- 08/03/03: (National Catholic Reporter)
In December 2000, Gore Vidal, termed America's master
essayist by The Washington Post, told "irregularly
elected" President-elect George W. Bush to
"rein in the warlords who were seeking $30 billion
a year over and above the 51 percent of the budget that
now already goes for war."
- Two-and-a-half years later -- after
Sept. 11, Afghanistan and Osama bin Laden's
disappearance, Iraq and Saddam Hussein's vanishing act
-- Vidal summarized what the Bush "warlords"
have achieved in occupying Iraq: "Chaos."
- "Chaos," Vidal told NCR by
fax, "until we either come to our senses and leave
-- not likely any time soon -- or complete the neocon
plan so boldly stated by their youthful 'warriors,' by
annexing as much of the Mideast oil states as
- Vidal seems at least farseeing, if not
prophetic, in his assessment of more than a month ago,
as the United States finds the footing in Iraq
increasingly unsteady and dangerous.
- As an occupying power in Iraq, U.S.
civilian administrators backed by U.S. soldiers are
"downsizing" the national bureaucracy, handing
outa half million pink slips to former officials and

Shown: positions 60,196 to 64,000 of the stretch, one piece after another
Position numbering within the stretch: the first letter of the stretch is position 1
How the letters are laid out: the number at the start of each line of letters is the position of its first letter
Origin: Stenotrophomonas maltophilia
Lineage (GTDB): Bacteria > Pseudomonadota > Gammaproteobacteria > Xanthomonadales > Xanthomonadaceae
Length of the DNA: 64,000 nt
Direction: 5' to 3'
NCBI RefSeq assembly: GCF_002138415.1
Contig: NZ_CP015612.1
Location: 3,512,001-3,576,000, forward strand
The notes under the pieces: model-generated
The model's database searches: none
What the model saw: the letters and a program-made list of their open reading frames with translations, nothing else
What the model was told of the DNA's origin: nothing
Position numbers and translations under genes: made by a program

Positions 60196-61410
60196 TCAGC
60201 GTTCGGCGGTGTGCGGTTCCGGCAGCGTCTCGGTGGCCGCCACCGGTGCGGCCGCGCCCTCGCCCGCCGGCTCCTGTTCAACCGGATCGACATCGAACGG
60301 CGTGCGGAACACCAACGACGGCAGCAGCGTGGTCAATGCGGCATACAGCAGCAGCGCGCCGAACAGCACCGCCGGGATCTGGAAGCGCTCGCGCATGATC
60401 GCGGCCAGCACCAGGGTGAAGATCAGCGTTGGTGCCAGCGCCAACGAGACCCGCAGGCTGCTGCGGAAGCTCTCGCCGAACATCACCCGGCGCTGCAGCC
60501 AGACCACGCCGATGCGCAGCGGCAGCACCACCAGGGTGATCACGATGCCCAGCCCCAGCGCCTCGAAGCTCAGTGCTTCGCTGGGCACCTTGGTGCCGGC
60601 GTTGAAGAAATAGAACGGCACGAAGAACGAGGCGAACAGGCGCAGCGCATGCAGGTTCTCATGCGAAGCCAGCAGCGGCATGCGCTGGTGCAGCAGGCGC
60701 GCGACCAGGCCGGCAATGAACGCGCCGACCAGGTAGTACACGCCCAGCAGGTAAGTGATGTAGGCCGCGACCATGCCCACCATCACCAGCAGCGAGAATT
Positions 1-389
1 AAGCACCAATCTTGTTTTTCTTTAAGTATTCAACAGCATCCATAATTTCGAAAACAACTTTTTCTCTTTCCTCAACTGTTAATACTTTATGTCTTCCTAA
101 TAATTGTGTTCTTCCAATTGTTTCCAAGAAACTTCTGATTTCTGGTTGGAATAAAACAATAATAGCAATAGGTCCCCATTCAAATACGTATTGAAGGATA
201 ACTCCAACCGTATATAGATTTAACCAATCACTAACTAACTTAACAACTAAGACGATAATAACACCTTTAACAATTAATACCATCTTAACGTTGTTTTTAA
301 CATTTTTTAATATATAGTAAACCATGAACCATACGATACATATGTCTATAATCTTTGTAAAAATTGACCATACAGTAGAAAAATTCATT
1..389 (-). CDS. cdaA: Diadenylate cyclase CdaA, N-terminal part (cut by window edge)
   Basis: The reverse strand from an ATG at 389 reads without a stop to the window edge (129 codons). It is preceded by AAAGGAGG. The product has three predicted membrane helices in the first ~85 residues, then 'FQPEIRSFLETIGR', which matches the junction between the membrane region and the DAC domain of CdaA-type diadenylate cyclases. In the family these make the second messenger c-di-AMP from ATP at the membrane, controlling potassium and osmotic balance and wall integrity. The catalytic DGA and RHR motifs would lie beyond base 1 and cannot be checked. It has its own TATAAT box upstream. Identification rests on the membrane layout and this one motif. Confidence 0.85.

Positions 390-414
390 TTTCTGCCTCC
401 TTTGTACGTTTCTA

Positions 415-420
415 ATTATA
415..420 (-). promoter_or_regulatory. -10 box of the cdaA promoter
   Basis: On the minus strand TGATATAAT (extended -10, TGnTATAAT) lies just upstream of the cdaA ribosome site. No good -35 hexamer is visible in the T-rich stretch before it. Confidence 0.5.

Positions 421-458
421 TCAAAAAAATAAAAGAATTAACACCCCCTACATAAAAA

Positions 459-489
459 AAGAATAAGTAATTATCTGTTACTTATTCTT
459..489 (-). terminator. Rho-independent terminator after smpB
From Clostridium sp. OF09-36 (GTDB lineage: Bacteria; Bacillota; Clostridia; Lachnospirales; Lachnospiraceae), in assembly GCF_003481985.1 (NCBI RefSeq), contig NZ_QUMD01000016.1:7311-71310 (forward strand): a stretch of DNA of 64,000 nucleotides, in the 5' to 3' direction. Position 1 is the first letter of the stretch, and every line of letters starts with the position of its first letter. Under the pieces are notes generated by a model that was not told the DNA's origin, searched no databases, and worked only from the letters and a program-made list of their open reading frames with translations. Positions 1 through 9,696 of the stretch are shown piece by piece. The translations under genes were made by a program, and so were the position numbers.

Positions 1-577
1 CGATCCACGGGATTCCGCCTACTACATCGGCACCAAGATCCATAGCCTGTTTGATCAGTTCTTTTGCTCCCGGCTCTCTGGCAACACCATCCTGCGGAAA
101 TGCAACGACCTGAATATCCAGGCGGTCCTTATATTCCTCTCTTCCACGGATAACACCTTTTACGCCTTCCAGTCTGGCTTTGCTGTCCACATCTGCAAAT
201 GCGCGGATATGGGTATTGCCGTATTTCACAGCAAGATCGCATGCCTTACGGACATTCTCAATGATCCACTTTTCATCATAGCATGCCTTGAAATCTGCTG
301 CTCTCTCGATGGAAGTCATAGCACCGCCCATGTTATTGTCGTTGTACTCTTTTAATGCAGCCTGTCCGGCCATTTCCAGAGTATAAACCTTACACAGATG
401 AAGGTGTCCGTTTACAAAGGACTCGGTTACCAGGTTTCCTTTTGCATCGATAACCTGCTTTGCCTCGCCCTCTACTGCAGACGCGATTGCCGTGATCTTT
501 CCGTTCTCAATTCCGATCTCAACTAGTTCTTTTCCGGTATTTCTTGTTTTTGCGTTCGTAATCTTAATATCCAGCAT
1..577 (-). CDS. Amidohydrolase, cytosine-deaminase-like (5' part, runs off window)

military. Iraqi soldiers are demanding their pay and
pensions. It is an uneasy peace. There is gunfire.
- Americans there and here are paying a
- Up to now, said Vidal, while the Bush
administration's "down payment" for Iraqi oil
"has been cheap -- the Bill of Rights," the
cost has not been light "for the people -- there or
here." The U.S. cost has been to its civil
liberties. Vidal said, "USA Patriot Acts 1 and 2,
the second leaked but not yet sent to Congress, neatly
folds the republic. What next?" he asked
rhetorically, "Franklin predicted despotism."
- Vidal is accustomed to delivering
chilling predictions. He does not lack a penchant for
going on the attack. Even so, it took guts, post 9/11
and throughout the Iraq war, to criticize the
commander-in-chief. After 9/11 he was the rare writer
who did an analytical commentary on the background to
both the Oklahoma City and World Trade Center bombings
-- commentary that his customary U.S. outlets refused to
- All this and more was made available
late last year in Perpetual Peace for Perpetual War: How
We Got To Be So Hated and Dreaming War: Blood for Oil
and the Cheney-Bush Junta (Nation Books, 2002). They are
collections of his Vanity Fair and Nation columns with